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Marketing spin disguises reality of private debt

By Phil Strano
4 minute read

Rapid growth in the private debt industry means Australian investors should prioritise transparency as rates remain higher for longer.

Much is written about the explosive growth in Australian private debt in recent years, albeit off a low base.

There are no official figures measuring this trajectory. However, the share of business lending held by finance companies is a useful proxy – and it has doubled to more than 10% since 2020.

It’s commonly said this growth is a result of tightened prudential regulation that prevent banks from lending to a range of companies. The inference is that private debt offers “bank like” risk at attractive high yield margins.


A closer look at the evidence suggests otherwise. The banking industry has withdrawn from select sectors only, such as auto lending. Otherwise, the claim that banks no longer lend to a broad range of companies is an over-used refrain that camouflages an increase in riskier lending by private debt managers.

A rule of thumb states that credit growth in an economy should roughly equate to nominal GDP through cycles. In Australia, bank business lending has exceeded nominal GDP in all years over the past two decades – so there appears to be little shortage of it.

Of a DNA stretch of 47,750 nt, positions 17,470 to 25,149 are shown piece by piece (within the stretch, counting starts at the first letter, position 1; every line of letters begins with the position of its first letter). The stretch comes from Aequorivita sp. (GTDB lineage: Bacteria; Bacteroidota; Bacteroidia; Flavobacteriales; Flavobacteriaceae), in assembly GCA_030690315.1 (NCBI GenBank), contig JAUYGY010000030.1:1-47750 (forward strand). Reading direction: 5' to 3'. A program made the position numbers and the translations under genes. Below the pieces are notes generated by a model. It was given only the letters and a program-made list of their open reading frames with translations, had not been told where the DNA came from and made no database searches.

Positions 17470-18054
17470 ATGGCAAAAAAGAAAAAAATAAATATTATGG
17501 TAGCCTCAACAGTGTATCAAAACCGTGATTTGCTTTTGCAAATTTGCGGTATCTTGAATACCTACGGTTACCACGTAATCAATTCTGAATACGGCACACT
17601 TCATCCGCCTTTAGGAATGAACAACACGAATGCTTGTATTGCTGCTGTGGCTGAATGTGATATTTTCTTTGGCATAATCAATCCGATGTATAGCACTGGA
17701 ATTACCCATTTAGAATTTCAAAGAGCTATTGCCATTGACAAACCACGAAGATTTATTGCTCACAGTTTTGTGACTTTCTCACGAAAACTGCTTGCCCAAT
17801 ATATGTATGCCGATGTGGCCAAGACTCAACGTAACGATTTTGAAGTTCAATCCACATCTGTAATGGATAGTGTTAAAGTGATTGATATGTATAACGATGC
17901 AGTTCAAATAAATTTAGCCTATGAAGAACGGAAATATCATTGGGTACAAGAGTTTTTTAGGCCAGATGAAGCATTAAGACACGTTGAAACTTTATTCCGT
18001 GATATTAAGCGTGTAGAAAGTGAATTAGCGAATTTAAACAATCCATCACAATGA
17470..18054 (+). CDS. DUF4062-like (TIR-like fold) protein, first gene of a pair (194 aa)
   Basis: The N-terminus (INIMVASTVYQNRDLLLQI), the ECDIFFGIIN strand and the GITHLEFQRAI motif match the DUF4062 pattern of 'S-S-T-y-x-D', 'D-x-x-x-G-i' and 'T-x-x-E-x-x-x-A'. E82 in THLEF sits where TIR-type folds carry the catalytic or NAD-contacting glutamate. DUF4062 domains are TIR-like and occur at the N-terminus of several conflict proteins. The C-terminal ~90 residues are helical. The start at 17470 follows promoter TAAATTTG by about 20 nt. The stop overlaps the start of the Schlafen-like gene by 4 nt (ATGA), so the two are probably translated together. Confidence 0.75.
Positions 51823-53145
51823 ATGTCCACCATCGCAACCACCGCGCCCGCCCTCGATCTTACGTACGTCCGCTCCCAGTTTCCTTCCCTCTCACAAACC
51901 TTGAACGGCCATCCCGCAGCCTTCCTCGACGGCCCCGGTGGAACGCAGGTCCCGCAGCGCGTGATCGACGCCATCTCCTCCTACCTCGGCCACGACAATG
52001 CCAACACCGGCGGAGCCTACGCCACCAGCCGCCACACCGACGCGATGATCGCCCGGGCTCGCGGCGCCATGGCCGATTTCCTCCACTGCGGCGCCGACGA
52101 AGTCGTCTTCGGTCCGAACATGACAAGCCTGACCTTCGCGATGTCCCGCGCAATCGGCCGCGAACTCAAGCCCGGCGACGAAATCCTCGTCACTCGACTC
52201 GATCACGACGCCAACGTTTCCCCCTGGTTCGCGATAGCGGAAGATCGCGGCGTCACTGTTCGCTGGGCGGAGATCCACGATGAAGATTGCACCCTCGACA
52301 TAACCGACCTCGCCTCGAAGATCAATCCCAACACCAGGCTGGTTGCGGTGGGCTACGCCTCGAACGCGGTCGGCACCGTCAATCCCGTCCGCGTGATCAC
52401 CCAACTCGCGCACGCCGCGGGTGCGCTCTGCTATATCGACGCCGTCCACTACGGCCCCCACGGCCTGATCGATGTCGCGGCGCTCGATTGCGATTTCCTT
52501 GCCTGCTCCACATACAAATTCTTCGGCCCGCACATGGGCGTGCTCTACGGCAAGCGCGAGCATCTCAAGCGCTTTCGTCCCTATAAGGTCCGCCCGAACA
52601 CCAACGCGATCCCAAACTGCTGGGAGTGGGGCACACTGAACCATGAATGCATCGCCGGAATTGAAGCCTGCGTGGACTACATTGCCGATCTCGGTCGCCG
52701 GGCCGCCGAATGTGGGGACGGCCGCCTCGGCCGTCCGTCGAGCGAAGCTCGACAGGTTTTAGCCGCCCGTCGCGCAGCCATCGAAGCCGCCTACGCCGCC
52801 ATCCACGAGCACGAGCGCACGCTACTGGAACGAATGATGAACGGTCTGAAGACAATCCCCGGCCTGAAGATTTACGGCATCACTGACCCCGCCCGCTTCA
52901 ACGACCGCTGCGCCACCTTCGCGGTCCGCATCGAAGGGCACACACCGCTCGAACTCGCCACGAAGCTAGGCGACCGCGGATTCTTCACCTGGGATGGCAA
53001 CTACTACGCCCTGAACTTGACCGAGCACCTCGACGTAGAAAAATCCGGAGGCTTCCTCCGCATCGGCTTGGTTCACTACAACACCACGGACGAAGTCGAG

This suggests private debt providers are not necessarily filling an unmet need for high quality lending as suggested by industry advocates. Instead, they appear to be providing a substitute for equity in more aggressive capital structures or providing loans to lower quality borrowers.

The upshot is that private debt performance will be tested in an environment in which “higher-
for-longer” interest rates are now set like cement. The cost of debt doubled as central banks

pushed rates higher and it is likely to be some time before corporate borrowers experience meaningful repayment relief.

Recent global experience points to the likely outcome of this scenario. US small caps with minimal market power are experiencing a margin crunch that is likely to impact their credit worthiness and lead to a spike in defaults.

A similar thematic could play out domestically. This is particularly true in sectors in which market oligopolies increase pressure on the cash flow generation of the small to medium sized enterprises at the core of many private debt portfolios. Such businesses generally cannot pass on higher costs to customers.

This is likely to result in more challenging conditions for private debt returns as evidence of impairments and constrained liquidity surface in the months ahead. In fact, insolvencies are already on the rise in Australia and accelerating well past pre-pandemic levels.

There is an incentive for asset owners to invest in private assets, including private debt, which are not marked to market to minimise portfolio volatility. This is well and good if capital is invested in assets that are unlikely to be impaired.

But history shows that turbo-charged growth in a market does not always deliver the most efficient outcomes. The US sub-prime crisis and original dot com boom are among the most infamous examples of this reality.

Local private debt may not present issues of the same magnitude but its rapid growth in a small market should make investors wary.

Asset owners need to be cautious they are investing in the right parts of the market, and in the right securities, to achieve the promised benefits of the asset class without taking undue risks.

Phil Strano, senior portfolio manager, Yarra Capital Management.